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Encyclopedia of Cleveland History

CALVARY PRESBYTERIAN CHURCH

CALVARY PRESBYTERIAN CHURCH

CALVARY PRESBYTERIAN CHURCH began before 1880 as a mission of FIRST PRESBYTERIAN CHURCH (OLD STONE). Calvary Mission (also called Calvary Chapel) was established by Old Stone's pastor, HIRAM C. HAYDN. A Sunday school was begun in 1880, and an abandoned wood-frame chapel was purchased and moved from Ingleside Ave. (E. 75th St.) and EUCLID AVE. to Euclid and E. Madison (E. 79th) St. A stone Gothic chapel was later built adjoining this chapel. In the first 12 years of its existence, the mission was served by ministers from Old Stone. In 1892 the church was incorporated as Calvary Presbyterian Church with 311 charter members, and the following year it called its first full-time pastor. A larger Romanesque stone church, designed by CHARLES F. SCHWEINFURTH, was begun in 1888 and dedicated at E. 79th and Euclid in 1890. By 1900 the church had doubled its membership, built a gymnasium, and supported foreign missionaries. In 1903 Calvary sponsored a mission and Sunday school, which later became IMMANUEL PRESBYTERIAN CHURCH.

In 1923 the Bolton Ave. Presbyterian Church was merged into Calvary Presbyterian Church. Its building on Bolton Ave. (E. 89th St.) at Cedar Ave. was later sold to ANTIOCH BAPTIST CHURCH. By the 1950s an increasing number of African American families attended the church; eventually the ratio reached half black and half white. In the wake of the 1968 HOUGH RIOTS, area churches, including Calvary Presbyterian and Liberty Hill Baptist, founded Neighbors Organized for Action in Housing (NOAH). The organization's main goal at its founding was to rebuild homes for low-income residents. In the 1990s, NOAH owns and/or manages several apartment complexes in Cleveland, mostly on the east side. In 1990 NOAH was one of the backers of the Midtown Square project to help develop the area between Euclid and Chester Aves. from E. 79th through E. 84th streets. Local delays, such as the pullout of an Ames store (the company went bankrupt), caused HUD to threaten cancellation of the project's $3.7 million development grant. Intervention by Rep. Louis Stokes helped to get an extension. In 1991 NOAH announced its particular part in this project: a 187-unit townhouse and condominium development called CHURCH SQUARE to be located at E. 79th and Euclid. NOAH's goal was to attract middle-class families from the suburbs to the area and encourage urban families not to move out. The name of the project was taken from Calvary Presbyterian and Liberty Hill Baptist, the 2 high-profile churches in the neighborhood.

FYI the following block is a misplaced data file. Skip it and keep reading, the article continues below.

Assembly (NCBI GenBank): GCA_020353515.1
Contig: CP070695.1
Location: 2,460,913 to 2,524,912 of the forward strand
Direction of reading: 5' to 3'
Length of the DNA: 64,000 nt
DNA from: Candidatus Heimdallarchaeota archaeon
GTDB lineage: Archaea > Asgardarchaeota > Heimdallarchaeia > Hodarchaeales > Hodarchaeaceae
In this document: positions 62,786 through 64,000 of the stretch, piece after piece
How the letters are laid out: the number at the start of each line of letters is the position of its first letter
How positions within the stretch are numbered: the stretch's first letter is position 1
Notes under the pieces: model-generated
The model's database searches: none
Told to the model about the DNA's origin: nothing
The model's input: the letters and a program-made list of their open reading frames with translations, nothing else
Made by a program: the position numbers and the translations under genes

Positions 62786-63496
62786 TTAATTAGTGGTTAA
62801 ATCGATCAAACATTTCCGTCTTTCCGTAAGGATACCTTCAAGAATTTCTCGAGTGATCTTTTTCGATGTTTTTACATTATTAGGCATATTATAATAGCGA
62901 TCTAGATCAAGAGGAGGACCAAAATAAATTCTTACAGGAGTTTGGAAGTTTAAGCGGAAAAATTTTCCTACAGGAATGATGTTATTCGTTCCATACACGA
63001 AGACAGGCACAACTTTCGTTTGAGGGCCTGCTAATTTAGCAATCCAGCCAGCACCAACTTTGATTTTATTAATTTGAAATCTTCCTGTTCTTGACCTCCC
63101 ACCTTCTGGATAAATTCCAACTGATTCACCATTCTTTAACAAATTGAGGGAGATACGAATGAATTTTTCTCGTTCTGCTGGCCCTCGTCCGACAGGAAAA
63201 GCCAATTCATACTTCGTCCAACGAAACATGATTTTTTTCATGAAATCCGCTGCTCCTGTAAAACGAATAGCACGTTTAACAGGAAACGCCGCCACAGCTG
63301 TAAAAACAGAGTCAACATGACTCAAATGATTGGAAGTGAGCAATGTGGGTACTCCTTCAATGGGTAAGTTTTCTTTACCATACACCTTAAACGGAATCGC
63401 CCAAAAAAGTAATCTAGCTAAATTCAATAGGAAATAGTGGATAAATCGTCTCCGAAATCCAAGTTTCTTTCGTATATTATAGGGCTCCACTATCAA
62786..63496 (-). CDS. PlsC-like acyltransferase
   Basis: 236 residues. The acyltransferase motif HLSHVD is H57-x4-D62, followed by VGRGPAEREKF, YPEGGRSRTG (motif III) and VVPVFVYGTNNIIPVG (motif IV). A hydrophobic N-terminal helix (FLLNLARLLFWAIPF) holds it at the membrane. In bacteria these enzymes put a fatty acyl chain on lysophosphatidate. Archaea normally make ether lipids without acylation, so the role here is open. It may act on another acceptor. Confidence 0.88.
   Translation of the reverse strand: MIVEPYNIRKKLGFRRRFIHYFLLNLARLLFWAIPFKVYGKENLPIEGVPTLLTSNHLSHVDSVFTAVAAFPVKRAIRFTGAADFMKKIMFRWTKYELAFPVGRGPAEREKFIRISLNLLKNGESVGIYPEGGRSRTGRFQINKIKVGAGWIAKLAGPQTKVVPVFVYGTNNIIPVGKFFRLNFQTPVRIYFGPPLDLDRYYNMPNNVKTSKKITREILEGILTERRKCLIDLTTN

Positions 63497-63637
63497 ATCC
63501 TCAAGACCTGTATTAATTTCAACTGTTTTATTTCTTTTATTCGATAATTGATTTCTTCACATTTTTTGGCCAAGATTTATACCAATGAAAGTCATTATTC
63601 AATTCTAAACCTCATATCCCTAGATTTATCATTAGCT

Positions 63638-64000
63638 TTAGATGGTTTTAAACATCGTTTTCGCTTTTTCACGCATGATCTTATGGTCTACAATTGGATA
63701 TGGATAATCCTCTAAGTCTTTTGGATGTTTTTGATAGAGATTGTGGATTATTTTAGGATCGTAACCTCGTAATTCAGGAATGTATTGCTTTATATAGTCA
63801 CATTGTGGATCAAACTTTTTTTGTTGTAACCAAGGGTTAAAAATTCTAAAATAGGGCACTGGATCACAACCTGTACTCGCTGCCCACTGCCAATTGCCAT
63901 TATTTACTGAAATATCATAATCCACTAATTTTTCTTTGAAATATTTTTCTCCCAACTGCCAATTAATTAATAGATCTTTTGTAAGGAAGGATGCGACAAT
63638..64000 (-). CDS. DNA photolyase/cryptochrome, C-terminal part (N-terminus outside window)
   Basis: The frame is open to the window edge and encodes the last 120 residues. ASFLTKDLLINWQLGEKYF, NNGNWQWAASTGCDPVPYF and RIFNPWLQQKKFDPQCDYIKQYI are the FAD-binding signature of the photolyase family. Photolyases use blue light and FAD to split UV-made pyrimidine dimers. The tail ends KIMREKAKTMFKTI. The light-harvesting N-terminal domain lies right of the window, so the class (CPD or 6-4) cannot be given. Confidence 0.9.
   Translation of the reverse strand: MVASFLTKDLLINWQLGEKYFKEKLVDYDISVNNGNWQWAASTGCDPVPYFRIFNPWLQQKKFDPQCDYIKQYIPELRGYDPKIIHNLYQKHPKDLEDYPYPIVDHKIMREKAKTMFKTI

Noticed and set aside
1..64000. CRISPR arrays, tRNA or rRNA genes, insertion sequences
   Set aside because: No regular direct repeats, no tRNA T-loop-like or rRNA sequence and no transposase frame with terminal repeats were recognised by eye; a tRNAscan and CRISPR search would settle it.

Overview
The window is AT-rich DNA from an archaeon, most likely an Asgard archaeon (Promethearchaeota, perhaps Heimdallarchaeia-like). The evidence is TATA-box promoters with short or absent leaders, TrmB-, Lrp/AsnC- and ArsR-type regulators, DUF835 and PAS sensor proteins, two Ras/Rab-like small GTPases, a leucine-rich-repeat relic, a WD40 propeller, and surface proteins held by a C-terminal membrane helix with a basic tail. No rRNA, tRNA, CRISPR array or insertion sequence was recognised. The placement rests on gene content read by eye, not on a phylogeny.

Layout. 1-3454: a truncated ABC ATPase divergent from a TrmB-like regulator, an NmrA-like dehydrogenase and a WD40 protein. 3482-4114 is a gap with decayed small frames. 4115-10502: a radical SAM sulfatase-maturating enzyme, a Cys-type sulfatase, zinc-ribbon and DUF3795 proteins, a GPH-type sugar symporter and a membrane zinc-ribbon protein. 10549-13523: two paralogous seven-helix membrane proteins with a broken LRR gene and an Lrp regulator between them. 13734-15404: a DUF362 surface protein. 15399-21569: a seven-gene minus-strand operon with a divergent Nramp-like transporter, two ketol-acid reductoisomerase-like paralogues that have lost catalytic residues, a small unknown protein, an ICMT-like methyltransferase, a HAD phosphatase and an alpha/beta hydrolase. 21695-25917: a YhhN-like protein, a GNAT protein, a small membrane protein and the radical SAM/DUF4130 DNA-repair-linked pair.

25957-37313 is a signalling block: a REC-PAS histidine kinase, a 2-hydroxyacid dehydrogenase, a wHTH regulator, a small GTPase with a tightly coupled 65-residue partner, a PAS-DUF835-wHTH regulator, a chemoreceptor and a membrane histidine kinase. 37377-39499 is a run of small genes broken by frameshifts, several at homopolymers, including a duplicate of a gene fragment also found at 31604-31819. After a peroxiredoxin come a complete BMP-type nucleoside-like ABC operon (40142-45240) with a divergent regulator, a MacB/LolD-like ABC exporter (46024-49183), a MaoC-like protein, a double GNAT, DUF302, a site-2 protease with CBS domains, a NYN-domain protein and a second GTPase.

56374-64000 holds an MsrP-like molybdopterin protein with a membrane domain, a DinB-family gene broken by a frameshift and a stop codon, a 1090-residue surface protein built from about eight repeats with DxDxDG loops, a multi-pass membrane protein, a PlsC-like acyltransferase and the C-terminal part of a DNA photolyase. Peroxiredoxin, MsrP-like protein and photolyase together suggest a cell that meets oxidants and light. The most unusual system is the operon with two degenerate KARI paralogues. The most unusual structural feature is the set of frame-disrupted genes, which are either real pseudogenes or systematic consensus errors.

Calvary Presbyterian Church, "25 Years 1892-1917" (1917).

See also RELIGION, PRESBYTERIANS.